Having been married to a field biologist for many years, my wife Anne has become remarkably accommodating when it comes to some of my idiosyncrasies. One of these eccentricities, as I suppose most people would describe it, has been my penchant for lugging home all manner of strange specimens inanimate, living, and deceased. As I recall, it began with my
first forays into biological research during undergraduate school. First there were the little glass vials containing the stomachs of white-footed and deer mice. Analysis of their contents needed to be made in order to determine the little rodents’ food habits. Then there were the jars of freshwater fishes needing identification for my class in vertebrate zoology. An occasional road-killed squirrel or fox demanding examination came to be expected by my patient and cooperative spouse
Often my specimens required preservation until I could get to them. Again, Anne calmly watched as sandwich bags containing short-tailed shrews, jumping mice, and prairie voles were stored in our freezer. Still, I would occasionally detect a transitory look from her that suggested my activities were straying far outside the bounds of what constituted normal human behavior. Such a look would cause me to wonder if she was harboring the same thought as the unfrozen caveman lawyer character played by the late Phil Hartman. “Your world is strange to me”, he would intone to bystanders during one of his Saturday Night Live skits. But, generally speaking, her forbearance in the face of an onslaught of strange fauna and flora has been quite remarkable. It is one of the reasons why I treasure this lady. Thus it wasn’t completely surprising, when I walked into the house after work one evening, and she said, “Hey, go look in the refrigerator and see what you’ve got.”
Our house was in the town of Kajang in peninsular Malaysia. After graduate school, I had found myself with the opportunity to join the Peace Corps-Smithsonian Institution Environmental Program. In Malaysia I worked as a vertebrate zoology lecturer in the biology department of the University of Agriculture (today’s Universiti Putra Malaysia). At that time, the university was rapidly expanding in both enrollment and physical size. Many of the biology department staff members were away in the U.S., Australia, or Great Britain pursuing advanced degrees. Peace Corps volunteers filled the void within the department until these folks returned from their graduate school experience.
The commute from the university to Kajang was a short twenty-minute drive and, having arrived home, I followed Anne’s invitation to check the refrigerator. Opening the door, I noticed a large paper grocery bag sitting there. Having retrieved it, I opened the top of the bag and peered inside. There, awaiting my inspection, were the remains of a snake; a very large snake at that. The serpent had for some reason been skinned. The head and tail lie separate from what was left of the body. A glance at the scalation, particularly the huge occipital scales on the top of the head, told me that here was a most exciting rarity – the remnants of a king cobra. Of course my first question to Anne was where in the world did you get this?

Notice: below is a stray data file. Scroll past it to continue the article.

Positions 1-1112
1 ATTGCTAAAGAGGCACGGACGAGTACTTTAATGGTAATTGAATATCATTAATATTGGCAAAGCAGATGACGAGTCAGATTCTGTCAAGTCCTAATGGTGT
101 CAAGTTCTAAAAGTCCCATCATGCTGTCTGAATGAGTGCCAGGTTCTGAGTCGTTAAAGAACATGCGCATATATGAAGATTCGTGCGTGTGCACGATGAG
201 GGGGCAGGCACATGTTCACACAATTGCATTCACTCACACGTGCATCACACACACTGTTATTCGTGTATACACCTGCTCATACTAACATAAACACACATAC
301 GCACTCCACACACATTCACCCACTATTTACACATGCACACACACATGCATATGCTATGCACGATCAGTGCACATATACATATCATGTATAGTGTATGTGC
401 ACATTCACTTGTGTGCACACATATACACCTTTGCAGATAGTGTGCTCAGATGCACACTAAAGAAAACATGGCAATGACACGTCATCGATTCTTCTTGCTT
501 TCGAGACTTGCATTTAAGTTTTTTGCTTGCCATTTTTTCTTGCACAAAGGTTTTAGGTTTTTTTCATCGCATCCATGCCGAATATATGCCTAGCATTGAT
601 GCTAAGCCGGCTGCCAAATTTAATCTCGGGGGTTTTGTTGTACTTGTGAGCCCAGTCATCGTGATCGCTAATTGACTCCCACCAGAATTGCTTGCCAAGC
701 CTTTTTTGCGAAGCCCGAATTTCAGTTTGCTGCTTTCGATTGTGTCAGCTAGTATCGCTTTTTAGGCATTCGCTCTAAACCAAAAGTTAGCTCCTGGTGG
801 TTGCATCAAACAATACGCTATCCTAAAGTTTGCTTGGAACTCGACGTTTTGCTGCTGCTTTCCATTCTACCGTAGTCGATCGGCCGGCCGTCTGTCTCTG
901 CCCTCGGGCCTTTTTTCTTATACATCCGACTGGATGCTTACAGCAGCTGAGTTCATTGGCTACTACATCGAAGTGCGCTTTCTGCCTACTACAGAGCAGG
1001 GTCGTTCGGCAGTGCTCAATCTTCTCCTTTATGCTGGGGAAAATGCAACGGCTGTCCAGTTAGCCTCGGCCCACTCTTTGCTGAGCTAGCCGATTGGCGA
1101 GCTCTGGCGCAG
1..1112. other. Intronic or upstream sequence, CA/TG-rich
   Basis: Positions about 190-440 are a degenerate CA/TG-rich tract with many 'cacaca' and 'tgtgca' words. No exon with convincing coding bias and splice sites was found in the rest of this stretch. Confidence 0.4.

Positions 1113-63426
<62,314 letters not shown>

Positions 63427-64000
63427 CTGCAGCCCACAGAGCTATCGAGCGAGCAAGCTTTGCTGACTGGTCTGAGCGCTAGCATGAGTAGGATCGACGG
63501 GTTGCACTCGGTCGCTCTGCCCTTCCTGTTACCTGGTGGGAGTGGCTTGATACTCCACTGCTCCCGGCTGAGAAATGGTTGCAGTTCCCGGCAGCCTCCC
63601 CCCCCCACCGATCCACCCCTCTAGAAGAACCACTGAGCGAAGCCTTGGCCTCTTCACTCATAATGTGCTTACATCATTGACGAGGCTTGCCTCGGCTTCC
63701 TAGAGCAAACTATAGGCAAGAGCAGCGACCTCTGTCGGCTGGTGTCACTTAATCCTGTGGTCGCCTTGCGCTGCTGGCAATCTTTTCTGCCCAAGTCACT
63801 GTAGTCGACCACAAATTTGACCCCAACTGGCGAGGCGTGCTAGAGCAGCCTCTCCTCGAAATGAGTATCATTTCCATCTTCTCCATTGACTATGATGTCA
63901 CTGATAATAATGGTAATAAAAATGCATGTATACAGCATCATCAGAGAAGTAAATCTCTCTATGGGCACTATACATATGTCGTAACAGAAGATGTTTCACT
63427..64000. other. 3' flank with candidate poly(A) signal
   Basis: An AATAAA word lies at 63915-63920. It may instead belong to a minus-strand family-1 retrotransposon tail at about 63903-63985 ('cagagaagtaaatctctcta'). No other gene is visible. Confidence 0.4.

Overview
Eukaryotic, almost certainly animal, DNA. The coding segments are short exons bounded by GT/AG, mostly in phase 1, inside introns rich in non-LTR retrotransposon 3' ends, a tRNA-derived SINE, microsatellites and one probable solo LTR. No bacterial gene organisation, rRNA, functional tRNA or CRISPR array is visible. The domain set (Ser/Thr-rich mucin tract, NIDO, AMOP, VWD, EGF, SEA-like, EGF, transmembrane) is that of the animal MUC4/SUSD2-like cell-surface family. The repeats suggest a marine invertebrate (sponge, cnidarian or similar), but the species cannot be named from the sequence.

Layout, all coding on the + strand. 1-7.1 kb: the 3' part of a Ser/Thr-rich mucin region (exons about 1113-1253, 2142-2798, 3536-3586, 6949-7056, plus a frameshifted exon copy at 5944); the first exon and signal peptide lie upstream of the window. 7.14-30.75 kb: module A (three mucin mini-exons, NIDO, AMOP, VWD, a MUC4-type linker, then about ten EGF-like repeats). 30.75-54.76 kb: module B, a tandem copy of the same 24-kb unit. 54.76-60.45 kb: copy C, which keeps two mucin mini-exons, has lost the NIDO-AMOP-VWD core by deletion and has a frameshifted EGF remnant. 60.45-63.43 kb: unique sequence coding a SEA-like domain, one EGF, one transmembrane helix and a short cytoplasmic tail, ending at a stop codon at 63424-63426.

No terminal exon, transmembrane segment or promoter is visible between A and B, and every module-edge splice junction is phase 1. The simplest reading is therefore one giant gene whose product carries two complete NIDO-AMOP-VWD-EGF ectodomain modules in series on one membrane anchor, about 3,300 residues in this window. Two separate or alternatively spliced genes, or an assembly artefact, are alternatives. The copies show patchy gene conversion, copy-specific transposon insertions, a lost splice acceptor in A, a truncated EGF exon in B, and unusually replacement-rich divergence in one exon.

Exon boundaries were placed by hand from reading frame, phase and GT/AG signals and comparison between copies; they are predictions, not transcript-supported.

The cobra in the refrigerator was a gift from a colleague who lived near us and with whom I often shared field excursions. Our friend had that
day gone to a Temuan aborigine village we often visited. He had arrived at the settlement shortly after the king cobra, now residing in our refrigerator, had been killed. Doug related that our Temuan comrade Dodong, and his wife Pakok, were sitting outside their home when they observed a long-tailed giant rat dart into a nearby burrow. To them the rat represented a prized source of protein. The idea of feasting upon a rat may take some readers aback. But, here in rural Indiana, most of us don’t bat an eye at a delicious plateful of fried squirrel or rabbit. In Sullivan County, eating a rodent or a lagomorph is not that big a deal.
Pakok ran to the burrow and, using a parang (machete), began to dig the rat from its hiding place. She had only dug a foot below the surface when the king cobra in question started to flow from the den. Keep in mind that this is the largest poisonous snake in the world; over eighteen feet is the record. The toxicity of king cobra venom is not the most virulent as venomous snakes go. Its toxin has an LD50 of around 1.7mg/kg. The LD50 represents the dosage lethal to half of the test subjects, usually mice, when it is administered in a laboratory setting. In comparison, the LD50 of the venom of the inland taipan, considered by many to be the most venomous snake in the world, is 0.03mg/kg. This is roughly fifty-seven times as virulent as king cobra venom. However, it is possible for a large king cobra to deliver several hundred milligrams of venom. The volume of the venom produced more than makes up for its lesser toxicity.
These technical numbers would, of course, have been meaningless to Pakok. She did however very clearly understand their implications. As soon as the big snake showed its head, Pakok launched a barrage of blows from her parang onto the cobras’ cranium. Once satisfied that the snake was dead, she proceeded to remove its’ head. When Doug arrived, the body of the serpent was still writhing around on the ground. She had placed a rock on top of the head. Perhaps she anticipated that those needle-like fangs might still seek vengeance even though separated from their mechanism of movement. In this respect she exhibited the uncanny practical knowledge the Temuan possess concerning the animals and plants of the natural world which surrounded them. A reflexive bite from the head of a dead snake is quite possible.